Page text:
We chatted to the multi-instrumentalist ahead of the release of her second album on renowned Japanese label Flau.
Skin is a love song. It explores our desire as individuals to be together even when life pulls us in different directions. The beat which lies underneath the electronic drums in the song is created by me tap dancing in socks on a wooden board and then continuously looped up to give that soft shuffle sound. I like the idea that many steps have been taken during this song as the song represents how we are continuously travelling, our paths weaving in and out of each other’s.
This song is about climate change. For a few weeks, every night I went to bed I would hear the same bird song through the window. I wondered what bird it was, who it was calling, why it was singing at night. I grew up in the countryside where it was always completely dark and silent at night (apart from the rustle of sheep) and it got me thinking about light pollution, change, the damage that we are causing to the planet and the animals, the variations in species due to their environments. I also read about a study that found birds are having to change their songs and sing at different times of day to combat the noise pollution in cities.
Living in Brighton, the ocean is on my doorstep. I love going down to the beach especially when the sea is tumultuous and the waves are massive. The idea for this song came about when I was watching the waves one day and it got me thinking about the symbolism of the sea. The ocean is a symbol of the subconscious – here the wildness of the water representing overwhelming emotions. The sea can mirror people’s moods– calm and tranquil one minute, tempestuous the next. It also represents unexplored thoughts, an element of mystery, for there is so much about life under the sea that is still unknown.
The central image of the song is a woman crying into the sea – emphasizing the circularity of nature.
Odd Ones Out
We are all different yet we are also all the same. We are all humans, struggling to be understood. We all have our own insecurities and our own mechanisms to deal with problems, we all have our own opinions. We create labels in society and try to categorize things in order to understand them, but it is important not to judge. What you see on the outside is not necessarily how people feel on the inside. We can be fragile creatures and it is important to remember that. Take away the barriers, take away the borders, the labels, we are all the same, humans trying to be understood and to understand.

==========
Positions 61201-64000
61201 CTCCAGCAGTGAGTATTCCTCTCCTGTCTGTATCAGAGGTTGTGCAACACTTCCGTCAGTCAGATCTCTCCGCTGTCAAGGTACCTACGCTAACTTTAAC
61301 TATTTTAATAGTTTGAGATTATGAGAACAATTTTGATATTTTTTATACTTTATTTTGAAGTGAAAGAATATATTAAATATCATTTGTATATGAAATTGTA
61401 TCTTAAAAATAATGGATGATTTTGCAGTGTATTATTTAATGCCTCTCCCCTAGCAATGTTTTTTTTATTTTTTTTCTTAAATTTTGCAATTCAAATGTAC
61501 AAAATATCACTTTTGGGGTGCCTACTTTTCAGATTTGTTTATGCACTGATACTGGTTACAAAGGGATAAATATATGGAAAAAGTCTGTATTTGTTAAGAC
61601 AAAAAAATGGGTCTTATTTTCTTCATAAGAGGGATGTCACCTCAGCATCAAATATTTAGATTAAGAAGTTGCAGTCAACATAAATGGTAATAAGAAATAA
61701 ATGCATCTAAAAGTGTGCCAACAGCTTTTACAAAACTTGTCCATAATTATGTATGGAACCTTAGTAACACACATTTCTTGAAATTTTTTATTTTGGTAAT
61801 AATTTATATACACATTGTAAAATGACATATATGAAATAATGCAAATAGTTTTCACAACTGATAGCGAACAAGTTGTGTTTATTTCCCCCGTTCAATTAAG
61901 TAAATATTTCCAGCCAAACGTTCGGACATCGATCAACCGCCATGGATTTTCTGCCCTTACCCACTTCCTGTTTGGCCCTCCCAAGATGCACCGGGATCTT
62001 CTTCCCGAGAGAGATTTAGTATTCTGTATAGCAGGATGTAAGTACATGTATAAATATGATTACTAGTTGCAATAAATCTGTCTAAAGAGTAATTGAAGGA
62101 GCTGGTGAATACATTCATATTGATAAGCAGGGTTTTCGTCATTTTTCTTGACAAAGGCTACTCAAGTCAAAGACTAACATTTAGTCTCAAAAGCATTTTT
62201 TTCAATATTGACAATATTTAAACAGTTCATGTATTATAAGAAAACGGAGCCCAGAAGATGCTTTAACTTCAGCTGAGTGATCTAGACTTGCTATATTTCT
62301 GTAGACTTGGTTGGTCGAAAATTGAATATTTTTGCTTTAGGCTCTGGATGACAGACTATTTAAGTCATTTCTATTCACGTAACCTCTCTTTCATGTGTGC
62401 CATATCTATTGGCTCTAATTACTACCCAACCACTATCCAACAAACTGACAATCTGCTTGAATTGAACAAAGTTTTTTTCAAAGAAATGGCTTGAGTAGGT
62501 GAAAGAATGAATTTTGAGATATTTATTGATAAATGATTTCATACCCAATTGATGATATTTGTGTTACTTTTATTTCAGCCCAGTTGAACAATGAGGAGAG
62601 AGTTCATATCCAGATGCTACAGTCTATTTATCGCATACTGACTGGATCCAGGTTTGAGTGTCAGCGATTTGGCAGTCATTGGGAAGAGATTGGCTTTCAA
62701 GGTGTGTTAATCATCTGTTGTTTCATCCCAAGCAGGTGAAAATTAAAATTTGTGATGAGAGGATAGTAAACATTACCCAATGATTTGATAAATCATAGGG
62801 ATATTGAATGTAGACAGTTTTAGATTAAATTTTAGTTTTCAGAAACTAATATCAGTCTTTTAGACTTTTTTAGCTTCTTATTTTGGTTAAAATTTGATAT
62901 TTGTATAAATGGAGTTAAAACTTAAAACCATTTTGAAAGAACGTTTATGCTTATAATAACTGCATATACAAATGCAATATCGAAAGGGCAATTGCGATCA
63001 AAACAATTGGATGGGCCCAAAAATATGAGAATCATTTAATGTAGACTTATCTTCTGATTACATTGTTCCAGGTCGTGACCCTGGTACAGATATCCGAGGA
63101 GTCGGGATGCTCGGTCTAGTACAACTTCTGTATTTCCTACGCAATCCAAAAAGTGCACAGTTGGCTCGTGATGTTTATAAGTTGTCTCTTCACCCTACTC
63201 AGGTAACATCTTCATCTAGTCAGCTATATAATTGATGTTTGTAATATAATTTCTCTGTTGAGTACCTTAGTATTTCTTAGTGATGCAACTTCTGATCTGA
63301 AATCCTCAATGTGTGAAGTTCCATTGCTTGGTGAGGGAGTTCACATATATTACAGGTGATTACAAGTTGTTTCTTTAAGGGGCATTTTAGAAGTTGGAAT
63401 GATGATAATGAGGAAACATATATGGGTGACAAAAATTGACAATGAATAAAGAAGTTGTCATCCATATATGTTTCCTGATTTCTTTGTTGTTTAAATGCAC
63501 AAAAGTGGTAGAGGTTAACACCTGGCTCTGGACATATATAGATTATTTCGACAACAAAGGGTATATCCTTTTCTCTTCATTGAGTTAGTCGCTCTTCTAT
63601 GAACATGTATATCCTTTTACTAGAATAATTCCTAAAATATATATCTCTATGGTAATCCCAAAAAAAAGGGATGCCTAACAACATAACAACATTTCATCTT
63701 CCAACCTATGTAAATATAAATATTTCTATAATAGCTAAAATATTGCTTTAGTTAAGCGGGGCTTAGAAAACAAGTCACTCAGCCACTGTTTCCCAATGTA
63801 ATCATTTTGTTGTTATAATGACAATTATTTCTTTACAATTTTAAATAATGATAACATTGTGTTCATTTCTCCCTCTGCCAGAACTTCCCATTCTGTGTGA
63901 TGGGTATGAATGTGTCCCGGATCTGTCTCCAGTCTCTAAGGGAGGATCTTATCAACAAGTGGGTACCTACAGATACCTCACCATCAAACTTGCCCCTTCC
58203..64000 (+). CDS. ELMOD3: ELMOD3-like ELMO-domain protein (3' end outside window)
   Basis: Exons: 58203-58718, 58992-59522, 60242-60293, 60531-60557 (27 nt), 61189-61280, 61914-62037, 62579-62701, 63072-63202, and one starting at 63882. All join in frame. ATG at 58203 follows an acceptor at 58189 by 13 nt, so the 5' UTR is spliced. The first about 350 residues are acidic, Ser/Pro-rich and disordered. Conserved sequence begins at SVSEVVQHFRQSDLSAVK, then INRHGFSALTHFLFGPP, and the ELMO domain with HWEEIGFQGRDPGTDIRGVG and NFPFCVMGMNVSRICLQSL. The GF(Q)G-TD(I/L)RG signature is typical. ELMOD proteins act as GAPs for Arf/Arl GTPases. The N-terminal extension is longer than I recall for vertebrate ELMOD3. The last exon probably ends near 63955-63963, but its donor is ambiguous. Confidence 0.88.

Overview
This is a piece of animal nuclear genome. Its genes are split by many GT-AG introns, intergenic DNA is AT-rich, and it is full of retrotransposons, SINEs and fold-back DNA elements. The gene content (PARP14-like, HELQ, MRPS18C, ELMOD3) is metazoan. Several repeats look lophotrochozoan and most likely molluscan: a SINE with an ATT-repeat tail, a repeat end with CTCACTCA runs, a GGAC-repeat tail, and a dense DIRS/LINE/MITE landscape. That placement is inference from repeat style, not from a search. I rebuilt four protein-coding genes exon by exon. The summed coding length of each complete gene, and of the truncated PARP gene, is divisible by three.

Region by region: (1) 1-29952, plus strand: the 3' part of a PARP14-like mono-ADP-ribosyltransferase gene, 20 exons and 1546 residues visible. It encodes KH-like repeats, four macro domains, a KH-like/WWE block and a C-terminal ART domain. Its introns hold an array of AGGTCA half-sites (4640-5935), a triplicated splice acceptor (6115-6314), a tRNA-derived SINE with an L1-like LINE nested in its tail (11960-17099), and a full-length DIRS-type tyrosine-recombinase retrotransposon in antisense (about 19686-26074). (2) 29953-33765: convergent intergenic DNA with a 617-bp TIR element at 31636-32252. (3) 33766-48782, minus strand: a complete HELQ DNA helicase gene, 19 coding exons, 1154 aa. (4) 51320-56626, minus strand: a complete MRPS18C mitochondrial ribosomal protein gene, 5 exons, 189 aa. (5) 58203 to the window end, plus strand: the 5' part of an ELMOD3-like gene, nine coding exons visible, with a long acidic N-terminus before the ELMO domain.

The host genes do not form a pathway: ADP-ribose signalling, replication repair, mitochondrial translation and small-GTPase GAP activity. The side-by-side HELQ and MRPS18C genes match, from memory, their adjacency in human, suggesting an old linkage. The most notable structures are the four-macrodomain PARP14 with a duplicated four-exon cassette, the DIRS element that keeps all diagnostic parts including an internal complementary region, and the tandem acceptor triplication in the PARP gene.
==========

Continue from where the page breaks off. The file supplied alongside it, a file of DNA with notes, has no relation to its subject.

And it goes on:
I wrote this song for a friend of mine who was going through a really hard time. Its aim; to tell him everything is going to be okay. Time heals – it’s okay to need it, it’s okay to feel all the emotions, cry, scream, laugh – there is no right way to make things better but everything is going to be alright.
The world is a beautiful place – there is so much to discover, so much to see. Like a cocoon, our lives are built from different adventures we’ve experienced, stories we’ve learnt from. The cocoon is our safe place, it continues to grow – the more we learn, experience, the more new strands we add to our cocoon but sometimes we have to break free from this cocoon in order to discover new things. It felt right to make it the title track of the album for, like a cocoon, the album is made up of lots of different threads/stories woven together like the songs to make the record.
This song just kind of happened. I wrote it really late one night when I couldn’t sleep. It was written and performed on a high-strung guitar (basically a guitar strung one octave up from normal). I was just experimenting as I thought the guitar sounded really nice… I’m not much of a guitar player. I think Martha Rose really made the song with the violin part she added.
This song is based on a Greek myth. It’s a pretty dark plot, as a lot of Greek mythology is. I was reading a book of different myths and then that spiralled into an internet search deeper into different names and somehow later I got to Philomela – this one stuck in my head. I’d first heard of her from reading bits of Ovid’s Metamorphoses at university. There are variations as to whether she was turned into a swallow or a nightingale – I chose the later as I like the more romantic idea!
The idea of this song came from a walk / daytrip I went on with a friend in London around Abney Park Cemetery in Stoke Newington. It’s a woodland memorial park and a nature reserve. It is all higgledy-piggledy and over-grown, and it was the first non-denominational cemetery (anyone can be buried anywhere) – definitely worth a visit!
All the lyrics are taken off the gravestones. I was sure that Eliza Harora was a name I read on a gravestone, however I’ve researched her name and can’t find any information about her. I guess I might have muddled up two different gravestones in my head as I was wandering around. I like that though, as the song exists from fragments from multiple stones.
This song is about feeling lost and misplaced, not knowing how things are going to turn out, not being in control but finding the strength to persevere and carry on. Often just a glimmer of hope is enough to keep us going.
I recorded this song live, you can hear the creak of the floorboards at the beginning, and it was one of those songs where the first take was the one we used on the record.
Cocoon is out now via Flau Records. For more information about her, please visit her official website.